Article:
Color Standards When Finishing
by WOODWEB's Finishing Team:
Q. Everything is going fine while I'm staining a set of 30 cabinet doors. I spray the clears on and end up with the makings of a beautiful kitchen. But during installation, I discover that some doors are lighter in color than others.
I prepared all these doors on the same day with the same can of stain. What happened?
A. John Buries responds: Here are some possibilities:
Light color - While sanding wood, sand paper wears out. This causes the wood to be slick and prevents deep stain penetration.
Dark color - The afternoon gets hotter, causing stain to dry too fast.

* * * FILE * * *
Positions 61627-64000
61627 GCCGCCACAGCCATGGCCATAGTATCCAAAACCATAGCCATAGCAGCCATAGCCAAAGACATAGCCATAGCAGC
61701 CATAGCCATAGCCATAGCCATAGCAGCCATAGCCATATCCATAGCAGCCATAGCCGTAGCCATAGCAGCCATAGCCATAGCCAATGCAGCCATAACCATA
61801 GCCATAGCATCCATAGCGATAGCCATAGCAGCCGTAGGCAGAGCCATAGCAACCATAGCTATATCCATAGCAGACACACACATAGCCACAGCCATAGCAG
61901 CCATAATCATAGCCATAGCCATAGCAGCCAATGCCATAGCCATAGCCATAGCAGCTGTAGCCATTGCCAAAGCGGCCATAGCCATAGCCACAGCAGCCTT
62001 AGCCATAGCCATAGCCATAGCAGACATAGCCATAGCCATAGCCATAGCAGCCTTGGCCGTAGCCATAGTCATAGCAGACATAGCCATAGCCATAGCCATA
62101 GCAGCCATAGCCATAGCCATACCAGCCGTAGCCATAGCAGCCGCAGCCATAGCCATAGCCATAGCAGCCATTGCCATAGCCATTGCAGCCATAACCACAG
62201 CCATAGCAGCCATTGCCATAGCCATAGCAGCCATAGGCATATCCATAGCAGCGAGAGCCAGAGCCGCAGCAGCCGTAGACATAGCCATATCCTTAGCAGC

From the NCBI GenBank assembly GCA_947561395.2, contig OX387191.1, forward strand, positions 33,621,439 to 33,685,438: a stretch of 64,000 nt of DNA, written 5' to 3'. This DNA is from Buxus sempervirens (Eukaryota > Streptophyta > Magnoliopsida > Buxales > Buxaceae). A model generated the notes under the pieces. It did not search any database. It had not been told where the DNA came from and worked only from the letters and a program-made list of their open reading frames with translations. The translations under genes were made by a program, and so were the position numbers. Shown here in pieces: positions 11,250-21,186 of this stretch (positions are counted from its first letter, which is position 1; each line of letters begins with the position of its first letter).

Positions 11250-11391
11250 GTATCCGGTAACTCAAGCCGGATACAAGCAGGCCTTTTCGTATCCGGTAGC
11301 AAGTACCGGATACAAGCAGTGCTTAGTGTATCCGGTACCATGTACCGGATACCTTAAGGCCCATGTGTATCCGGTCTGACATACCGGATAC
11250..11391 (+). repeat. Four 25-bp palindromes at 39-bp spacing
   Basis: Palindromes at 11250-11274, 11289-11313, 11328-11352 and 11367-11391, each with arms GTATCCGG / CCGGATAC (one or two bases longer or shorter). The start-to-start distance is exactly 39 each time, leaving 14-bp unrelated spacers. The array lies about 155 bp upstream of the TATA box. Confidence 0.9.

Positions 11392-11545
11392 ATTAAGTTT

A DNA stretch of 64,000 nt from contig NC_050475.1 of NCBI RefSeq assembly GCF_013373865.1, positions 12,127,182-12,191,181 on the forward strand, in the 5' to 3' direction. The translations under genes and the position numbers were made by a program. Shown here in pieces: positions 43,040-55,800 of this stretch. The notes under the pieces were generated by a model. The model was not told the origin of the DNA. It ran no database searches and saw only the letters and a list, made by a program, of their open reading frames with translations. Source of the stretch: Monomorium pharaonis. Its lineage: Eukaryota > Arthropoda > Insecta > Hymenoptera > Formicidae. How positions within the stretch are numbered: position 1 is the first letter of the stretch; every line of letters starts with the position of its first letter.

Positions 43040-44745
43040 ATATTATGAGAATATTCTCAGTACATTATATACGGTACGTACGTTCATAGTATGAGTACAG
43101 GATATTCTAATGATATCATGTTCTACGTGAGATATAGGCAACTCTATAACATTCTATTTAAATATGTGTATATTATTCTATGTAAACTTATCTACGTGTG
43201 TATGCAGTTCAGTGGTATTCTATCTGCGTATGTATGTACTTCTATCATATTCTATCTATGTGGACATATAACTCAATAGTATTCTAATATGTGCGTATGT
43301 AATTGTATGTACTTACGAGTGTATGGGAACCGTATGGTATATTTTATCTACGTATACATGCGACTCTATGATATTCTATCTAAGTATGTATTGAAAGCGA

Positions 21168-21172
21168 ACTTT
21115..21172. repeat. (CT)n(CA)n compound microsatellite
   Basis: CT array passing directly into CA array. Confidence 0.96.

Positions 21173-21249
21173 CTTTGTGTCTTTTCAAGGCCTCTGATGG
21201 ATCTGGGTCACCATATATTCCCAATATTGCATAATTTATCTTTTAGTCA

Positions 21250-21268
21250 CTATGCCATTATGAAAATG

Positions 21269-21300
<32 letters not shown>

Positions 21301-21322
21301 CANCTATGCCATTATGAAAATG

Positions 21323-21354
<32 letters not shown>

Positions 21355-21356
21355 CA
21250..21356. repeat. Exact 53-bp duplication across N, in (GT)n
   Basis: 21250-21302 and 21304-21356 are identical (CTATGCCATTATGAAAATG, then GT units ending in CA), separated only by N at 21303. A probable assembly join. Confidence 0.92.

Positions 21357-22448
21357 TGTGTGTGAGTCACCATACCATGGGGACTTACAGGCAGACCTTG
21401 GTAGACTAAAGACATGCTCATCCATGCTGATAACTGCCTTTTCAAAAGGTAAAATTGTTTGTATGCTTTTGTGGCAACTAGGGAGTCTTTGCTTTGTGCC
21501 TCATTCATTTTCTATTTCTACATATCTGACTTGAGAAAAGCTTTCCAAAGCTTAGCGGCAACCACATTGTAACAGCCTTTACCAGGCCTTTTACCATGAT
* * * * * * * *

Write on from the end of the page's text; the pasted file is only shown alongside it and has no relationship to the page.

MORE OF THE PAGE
Color all over the place - The stain is not agitated continuously, or more than one person is staining.
Veneers and solid wood can take stain differently.
A lot could be causing the problem. By using a color standard or guide panel, however, the necessary adjustments can be made as you go to keep a consistent color.
A guide panel is easy to make: properly sand and stain to the desired shade a scrap piece of wood from the batch being used. Finish it with the correct clear coats, label and date it. Masking tape can be used to cover each step along the way, which creates a sophisticated step panel that shows the color of the original wood and how it should look as you progress.
Remember: The best time to judge color is directly after wiping off the substrate, while the stain still has that wet look. Mineral spirits, or a solvent that won't attack the clear finish, can be applied to the color standard panel to eliminate any gloss differences.
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